“2016 Financial Industry Cybersecurity Research Report,” Security Scorecard, August 2016, The cybersecurity report documents the extent to which the healthcare and financial services industries are targeted by hackers and the vulnerabilities of both industries.

“Code Blue: Why Healthcare Organizations Are Facing More Cyber Attacks, And What They Can Do About It,” FireEye, 2015, A cybersecurity firm analyzes why the healthcare industry and the data it collects have become attractive targets for hackers.

“Cybersecurity and Financial Stability: Risks and Resilience,” Office of Financial Research, U.S. Treasury Department, Feb. 15, 2017, An independent bureau within the Treasury Department, created in 2010 to assess risks to the nation’s financial system, looks at how cyberattacks threaten financial stability and how companies and regulators are dealing with the problem.

“IBM X-Force Threat Intelligence Index 2017,” IBM, March 2017, More than 4 billion hacked records were leaked during “the year of the mega breach” in 2016, and cyberattacks that year “had a discernible impact on real-world events,” according to IBM’s security services.

“Overview of the General Data Protection Regulation (GDPR),” Information Commissioner’s Office, Aug. 17, 2017, An independent British regulatory office analyzes the European Union’s new personal data protection law.

The Next Step

Military Innovation

Mehta, Aaron, “Pentagon tech advisers target how the military digests data,” Defense News, April 6, 2017, The Pentagon is considering creating a central repository for its vast quantities of military data to remain ahead of the technological curve, after months of research determined that data management is key to innovation.

Popper, Ben, “A rebuke from the US army has DJI focused on improving security,” The Verge, Sept. 6, 2017, The world’s most successful drone company has come under scrutiny recently over the security and privacy of the millions of photos, videos, and flight logs it collects. The Army will continue using the company’s equipment only if it passes a security check.

Porche, Isaac, “Reservists and the National Guard offer untapped resources for cybersecurity,” TechCrunch, April 18, 2017, The U.S. Army Reserves and National Guard have thousands of people with cyber experience who could be trained as information security professionals to better defend national security in cyber terrain, according to research by the RAND Corporation, a California-based think tank.

Private Industry

Bendix, Aria, “GOP Firm Exposed U.S. Voters’ Personal Data,” The Atlantic, June 20, 2017, A marketing firm hired by the Republican National Committee accidentally made the personal information of almost every U.S. voter publicly accessible on the Amazon cloud server for two weeks in June, because the firm failed to password-protect the data.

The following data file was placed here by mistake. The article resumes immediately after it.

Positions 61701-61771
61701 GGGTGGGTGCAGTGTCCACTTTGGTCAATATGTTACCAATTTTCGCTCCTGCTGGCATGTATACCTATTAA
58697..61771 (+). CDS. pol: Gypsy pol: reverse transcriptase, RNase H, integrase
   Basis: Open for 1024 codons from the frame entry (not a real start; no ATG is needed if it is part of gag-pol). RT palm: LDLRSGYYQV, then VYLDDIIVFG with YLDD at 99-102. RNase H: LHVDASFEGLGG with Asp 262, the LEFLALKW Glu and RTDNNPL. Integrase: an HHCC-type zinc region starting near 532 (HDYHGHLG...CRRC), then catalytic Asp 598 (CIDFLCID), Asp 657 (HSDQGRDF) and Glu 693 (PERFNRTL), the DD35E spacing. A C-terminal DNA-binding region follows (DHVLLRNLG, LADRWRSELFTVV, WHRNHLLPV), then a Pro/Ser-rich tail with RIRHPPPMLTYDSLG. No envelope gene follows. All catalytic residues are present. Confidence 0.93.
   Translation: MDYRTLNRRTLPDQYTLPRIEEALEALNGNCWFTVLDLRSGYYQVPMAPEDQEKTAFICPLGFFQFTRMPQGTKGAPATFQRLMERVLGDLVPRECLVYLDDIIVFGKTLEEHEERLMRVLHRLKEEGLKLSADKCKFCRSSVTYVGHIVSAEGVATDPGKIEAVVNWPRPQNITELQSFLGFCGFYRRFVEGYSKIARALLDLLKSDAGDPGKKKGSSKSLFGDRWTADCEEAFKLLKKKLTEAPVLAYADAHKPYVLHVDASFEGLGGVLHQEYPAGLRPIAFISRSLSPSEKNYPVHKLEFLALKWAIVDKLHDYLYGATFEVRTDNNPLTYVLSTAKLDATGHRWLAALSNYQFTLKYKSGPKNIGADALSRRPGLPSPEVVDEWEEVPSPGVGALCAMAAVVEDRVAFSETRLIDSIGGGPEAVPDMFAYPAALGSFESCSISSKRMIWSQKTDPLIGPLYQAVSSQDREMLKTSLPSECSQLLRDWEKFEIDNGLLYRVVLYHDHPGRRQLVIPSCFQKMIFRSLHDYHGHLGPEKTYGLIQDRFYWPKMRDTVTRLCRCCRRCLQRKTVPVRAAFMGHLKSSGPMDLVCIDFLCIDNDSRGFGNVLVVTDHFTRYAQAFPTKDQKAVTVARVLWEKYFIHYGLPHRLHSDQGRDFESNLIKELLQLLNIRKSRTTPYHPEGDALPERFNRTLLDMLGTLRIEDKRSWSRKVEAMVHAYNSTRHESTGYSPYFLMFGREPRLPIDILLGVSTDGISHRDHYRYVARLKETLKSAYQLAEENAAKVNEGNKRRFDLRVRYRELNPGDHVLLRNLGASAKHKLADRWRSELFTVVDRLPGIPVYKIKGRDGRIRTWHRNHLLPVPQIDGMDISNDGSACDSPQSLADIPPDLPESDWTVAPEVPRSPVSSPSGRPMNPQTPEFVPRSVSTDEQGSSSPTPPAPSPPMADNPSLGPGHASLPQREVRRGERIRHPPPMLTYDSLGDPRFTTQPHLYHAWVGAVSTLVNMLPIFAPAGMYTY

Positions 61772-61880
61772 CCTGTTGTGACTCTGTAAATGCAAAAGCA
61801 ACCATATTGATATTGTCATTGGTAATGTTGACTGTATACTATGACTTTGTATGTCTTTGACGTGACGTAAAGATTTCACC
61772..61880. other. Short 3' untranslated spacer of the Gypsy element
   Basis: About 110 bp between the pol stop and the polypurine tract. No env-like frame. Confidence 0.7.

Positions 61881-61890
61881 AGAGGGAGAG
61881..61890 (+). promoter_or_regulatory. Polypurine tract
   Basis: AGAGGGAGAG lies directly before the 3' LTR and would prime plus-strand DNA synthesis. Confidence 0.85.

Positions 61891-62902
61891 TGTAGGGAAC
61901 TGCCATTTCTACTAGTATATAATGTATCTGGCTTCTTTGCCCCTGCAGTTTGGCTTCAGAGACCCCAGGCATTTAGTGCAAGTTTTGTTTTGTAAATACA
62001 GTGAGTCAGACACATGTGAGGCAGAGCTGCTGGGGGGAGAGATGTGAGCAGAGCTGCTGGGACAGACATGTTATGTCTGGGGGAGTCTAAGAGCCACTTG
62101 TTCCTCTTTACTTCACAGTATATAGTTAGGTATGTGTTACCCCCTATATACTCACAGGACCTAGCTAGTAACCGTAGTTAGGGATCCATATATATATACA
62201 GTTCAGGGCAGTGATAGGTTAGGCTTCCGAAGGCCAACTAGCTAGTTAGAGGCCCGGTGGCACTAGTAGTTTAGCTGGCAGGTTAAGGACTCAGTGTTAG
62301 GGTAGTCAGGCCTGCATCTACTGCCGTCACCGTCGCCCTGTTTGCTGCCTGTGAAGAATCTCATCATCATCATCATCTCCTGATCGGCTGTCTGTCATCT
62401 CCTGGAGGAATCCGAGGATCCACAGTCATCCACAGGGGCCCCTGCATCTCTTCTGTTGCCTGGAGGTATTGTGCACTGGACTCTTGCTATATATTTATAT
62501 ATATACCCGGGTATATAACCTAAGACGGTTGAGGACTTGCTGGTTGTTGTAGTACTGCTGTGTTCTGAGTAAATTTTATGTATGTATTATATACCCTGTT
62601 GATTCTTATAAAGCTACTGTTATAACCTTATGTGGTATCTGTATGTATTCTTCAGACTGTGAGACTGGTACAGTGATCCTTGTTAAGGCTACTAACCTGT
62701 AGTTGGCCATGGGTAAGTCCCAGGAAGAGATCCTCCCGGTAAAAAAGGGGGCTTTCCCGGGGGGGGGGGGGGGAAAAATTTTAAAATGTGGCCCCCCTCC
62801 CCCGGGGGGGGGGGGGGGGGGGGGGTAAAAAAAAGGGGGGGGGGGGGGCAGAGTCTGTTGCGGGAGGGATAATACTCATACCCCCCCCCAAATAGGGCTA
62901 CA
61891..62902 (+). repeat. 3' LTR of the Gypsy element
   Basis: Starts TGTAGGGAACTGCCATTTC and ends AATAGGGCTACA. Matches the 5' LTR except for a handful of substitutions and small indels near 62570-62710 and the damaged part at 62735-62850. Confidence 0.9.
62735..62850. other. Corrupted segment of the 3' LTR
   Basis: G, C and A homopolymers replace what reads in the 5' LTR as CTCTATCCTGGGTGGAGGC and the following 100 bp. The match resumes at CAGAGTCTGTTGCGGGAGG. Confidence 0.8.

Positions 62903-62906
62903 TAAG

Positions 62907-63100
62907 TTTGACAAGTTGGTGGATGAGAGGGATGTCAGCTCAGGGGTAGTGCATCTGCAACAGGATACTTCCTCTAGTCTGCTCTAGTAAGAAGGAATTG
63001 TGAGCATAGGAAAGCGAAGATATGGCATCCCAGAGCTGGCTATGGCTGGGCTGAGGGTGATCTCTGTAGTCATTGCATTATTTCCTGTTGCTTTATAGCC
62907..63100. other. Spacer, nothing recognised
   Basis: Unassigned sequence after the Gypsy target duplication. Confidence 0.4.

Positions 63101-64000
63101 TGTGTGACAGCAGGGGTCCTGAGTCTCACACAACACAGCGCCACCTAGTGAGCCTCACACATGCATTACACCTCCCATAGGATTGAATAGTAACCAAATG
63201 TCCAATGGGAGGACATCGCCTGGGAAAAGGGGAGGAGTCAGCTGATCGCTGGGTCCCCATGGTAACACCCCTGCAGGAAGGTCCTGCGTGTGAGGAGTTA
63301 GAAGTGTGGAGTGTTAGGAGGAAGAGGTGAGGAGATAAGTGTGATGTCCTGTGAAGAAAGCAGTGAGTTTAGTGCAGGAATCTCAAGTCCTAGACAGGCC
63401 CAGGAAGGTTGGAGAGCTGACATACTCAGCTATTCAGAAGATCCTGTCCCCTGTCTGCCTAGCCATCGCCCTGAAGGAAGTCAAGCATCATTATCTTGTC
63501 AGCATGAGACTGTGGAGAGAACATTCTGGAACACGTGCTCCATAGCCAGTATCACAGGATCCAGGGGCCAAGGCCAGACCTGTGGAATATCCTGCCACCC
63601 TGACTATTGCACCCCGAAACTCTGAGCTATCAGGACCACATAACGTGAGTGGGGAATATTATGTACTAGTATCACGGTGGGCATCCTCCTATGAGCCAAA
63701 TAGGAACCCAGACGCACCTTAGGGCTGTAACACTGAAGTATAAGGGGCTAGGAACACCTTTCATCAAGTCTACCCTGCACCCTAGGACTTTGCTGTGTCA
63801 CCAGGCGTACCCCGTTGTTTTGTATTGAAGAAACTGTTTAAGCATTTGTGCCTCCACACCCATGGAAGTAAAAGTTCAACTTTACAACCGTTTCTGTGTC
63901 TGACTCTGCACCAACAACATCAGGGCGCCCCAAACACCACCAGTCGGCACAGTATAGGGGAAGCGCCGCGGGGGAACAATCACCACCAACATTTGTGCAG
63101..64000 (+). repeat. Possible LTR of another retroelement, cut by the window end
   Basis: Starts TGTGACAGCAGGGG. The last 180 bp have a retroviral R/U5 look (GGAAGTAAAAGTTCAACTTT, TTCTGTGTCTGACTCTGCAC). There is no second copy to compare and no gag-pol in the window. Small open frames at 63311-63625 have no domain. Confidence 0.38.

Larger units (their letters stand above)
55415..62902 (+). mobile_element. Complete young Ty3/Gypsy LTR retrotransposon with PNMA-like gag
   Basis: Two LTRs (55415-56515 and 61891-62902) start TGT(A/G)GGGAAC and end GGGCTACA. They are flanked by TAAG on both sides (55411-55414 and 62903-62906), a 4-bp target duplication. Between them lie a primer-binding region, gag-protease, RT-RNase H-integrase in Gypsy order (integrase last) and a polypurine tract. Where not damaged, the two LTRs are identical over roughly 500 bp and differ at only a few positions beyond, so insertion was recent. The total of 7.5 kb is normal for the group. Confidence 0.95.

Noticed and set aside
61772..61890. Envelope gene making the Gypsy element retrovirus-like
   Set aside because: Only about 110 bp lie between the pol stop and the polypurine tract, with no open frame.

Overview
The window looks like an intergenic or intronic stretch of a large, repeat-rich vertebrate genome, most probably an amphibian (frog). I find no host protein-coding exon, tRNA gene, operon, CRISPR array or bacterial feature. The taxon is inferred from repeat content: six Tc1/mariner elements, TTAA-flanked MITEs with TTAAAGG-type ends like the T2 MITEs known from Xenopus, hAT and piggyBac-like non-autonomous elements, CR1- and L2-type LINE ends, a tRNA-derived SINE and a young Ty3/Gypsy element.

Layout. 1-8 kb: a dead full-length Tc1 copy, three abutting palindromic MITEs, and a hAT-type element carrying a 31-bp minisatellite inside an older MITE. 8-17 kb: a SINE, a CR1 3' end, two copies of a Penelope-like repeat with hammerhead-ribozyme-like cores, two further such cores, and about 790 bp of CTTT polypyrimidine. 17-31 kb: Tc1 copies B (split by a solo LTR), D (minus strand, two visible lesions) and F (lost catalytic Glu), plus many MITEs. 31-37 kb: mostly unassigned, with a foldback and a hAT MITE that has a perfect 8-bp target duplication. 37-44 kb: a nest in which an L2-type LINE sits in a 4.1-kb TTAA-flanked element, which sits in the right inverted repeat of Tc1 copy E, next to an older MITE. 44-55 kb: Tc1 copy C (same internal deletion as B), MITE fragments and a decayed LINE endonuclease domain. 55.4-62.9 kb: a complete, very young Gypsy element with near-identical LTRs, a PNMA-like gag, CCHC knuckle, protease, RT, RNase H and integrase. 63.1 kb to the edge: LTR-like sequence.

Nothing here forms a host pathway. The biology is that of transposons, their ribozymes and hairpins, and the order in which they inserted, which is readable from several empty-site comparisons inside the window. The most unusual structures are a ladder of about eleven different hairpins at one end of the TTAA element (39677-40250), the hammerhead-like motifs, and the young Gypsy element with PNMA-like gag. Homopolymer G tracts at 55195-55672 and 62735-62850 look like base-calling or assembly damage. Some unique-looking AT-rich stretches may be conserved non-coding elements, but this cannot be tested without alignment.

Nakashima, Ellen, “Tech firm is fighting a federal demand for data on visitors to an anti-Trump website,” The Washington Post, Aug. 14, 2017, DreamHost, a private tech firm, is fighting a Department of Justice demand for internet data on visitors to a website the firm hosts that coordinated protests against President Trump on Inauguration Day.

Vincent, James, “Ghostery has been bought by the developer of a privacy-focused browser,” The Verge, Feb. 15, 2017, Cliqz, a German company that offers a browser focused on privacy protection, has acquired the anti-tracking and ad-blocking plug-in Ghostery to attract more international users, who will benefit from Germany’s strict data-protection laws.


Center for Insurance Policy and Research, National Association of Insurance Commissioners
444 North Capitol St., N.W., Suite 700, Washington, DC 20001
Studies cybersecurity issues for the National Association of Insurance Commissioners.

Center for Internet Security
31 Tech Valley Drive, East Greenbush, NY 12061
A nonprofit that works to protect public and private companies around the world from the threat of cyberattacks.

Office for Civil Rights, U.S. Department of Health and Human Services
200 Independence Ave., S.W., Washington, DC 20201
1-800-368-1019 (privacy questions)
The Health and Human Services Department office responsible for monitoring and protecting personal health data.

Office of Financial Research, U.S. Department of the Treasury
717 14th St., N.W., Washington, DC 20220
An independent bureau within the Treasury Department that assesses risks to the financial services industry.

Pew Research Center
1615 L St., N.W., Suite 800, Washington, DC 20036
Research organization that has conducted numerous surveys on public attitudes about cybercrime.

Ponemon Institute
2308 U.S. 31 North, Traverse City, MI 49686
A research organization dedicated to privacy, data protection and information security policy that has done extensive work documenting the cost of data breaches.

Privacy Rights Clearinghouse
3033 5th Ave., Suite 223, San Diego, CA 92103
A nonprofit that monitors invasions of consumer privacy, advocates for privacy rights and maintains a database of significant breaches.

DOI: 10.1177/237455680327.n1